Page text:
Hypersensitive Cops Use Internet Stalking Law to Punish YouTube Meanie
Aug 9, 2011
By Derek Lazzaro
In Renton, Wash., chief city prosecutor Shawn Arthur has signed a search warrant demanding that Google Inc., owner of YouTube, reveal the real name of one “Mrfuddlesticks,” a YouTube poster who allegedly committed the crime of “cyberstalking.”
The problem is that Mrfuddlesticks has done nothing wrong. What he, or she, has done is exercise the constitutionally protected right to free speech. The alleged crime was making eight cartoon videos—political parodies—that were critical of the City of Renton Police Department. It should be pointed out that the cartoons never mention any of the complainants in the search warrant by name, and that the cyberstalking law was designed to protect children and the victims of real harassment—not overzealous police officers.
The cartoons allege or parody a wide spectrum of misbehavior ranging from drunkenness, to general incompetence, to sexual harassment, to improper sexual relationships with suspects, to stealing evidence. The videos are a bit rude—offensive even. And as an apparent result, a Renton police officer swore under oath that three of his colleagues had become the victims of the new crime of cyberstalking, because, according to the warrant, there was language in the videos that was “meant to embarrass and emotionally torment the victim[s] of the comments.”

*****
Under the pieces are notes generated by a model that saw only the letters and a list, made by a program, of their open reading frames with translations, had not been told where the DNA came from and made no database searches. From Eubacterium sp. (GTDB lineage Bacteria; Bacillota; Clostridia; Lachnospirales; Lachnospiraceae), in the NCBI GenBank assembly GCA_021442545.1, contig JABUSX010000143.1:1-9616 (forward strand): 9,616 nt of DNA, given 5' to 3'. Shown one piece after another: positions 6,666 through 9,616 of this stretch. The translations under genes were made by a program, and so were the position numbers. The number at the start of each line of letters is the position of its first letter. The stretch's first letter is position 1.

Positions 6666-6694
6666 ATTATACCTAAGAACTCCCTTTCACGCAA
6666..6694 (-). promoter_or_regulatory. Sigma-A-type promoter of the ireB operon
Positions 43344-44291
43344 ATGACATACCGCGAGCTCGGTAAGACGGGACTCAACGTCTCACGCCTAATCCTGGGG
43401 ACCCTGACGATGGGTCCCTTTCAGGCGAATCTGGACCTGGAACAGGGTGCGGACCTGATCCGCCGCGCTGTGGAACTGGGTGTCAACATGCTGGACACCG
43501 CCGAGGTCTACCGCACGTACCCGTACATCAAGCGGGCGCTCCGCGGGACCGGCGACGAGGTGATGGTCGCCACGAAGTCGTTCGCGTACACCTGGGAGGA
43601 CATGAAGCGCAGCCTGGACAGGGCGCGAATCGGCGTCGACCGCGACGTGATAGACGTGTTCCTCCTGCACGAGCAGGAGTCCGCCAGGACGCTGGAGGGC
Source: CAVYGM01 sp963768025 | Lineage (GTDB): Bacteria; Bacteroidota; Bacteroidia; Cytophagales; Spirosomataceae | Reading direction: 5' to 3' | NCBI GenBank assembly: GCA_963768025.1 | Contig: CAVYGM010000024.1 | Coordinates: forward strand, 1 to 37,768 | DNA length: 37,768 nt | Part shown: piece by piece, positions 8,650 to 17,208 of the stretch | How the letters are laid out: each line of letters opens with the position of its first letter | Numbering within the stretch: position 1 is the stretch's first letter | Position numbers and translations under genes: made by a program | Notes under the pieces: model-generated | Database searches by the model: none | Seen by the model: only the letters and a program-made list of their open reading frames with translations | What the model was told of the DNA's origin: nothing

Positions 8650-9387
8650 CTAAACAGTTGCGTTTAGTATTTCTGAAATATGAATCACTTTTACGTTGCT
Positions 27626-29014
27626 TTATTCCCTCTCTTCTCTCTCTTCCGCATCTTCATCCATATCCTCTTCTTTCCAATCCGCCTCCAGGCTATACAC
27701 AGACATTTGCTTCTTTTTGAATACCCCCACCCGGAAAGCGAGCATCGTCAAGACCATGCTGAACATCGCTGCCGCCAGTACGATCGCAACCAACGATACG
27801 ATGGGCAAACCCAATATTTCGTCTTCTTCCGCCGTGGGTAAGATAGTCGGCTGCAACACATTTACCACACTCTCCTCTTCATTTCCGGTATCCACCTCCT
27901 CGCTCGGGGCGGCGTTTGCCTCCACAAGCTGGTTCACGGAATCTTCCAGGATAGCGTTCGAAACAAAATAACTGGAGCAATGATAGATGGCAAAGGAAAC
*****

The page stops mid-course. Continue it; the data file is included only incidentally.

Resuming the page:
Boohoo. Cry me a river.
Since when has it been illegal to make “comments” about police officers and other public employees? Well, if you believe the police, since March 24, 2004.
In 2004 the Washington Legislature enacted RCW 9.61.260, a law that states: “A person is guilty of cyberstalking if he or she, with intent to harass, intimidate, torment, or embarrass any other person, and under circumstances not constituting telephone harassment, makes an electronic communication to such other person or a third party ... using any lewd, lascivious, indecent, or obscene words, images, or language, or suggesting the commission of any lewd or lascivious act.”
In other words, if you go online and “torment” or “embarrass” anyone with any “indecent” or “lewd” words, images or language, you could theoretically go to prison in the state of Washington.
As a lawyer, I am confident in asserting that this law clearly violates the United States Constitution. Indeed, most first-year law students could write an essay about why this law is unconstitutional—far too broad and vague to be enforceable, at least as applied to political speech...
Run Mr Fuddlesticks Run said...
Oct. 7, 2011
And now the Renton Police Department has shredded the very public documents that could have proved or disproved their case, rather than producing the documents to the media under public disclosure.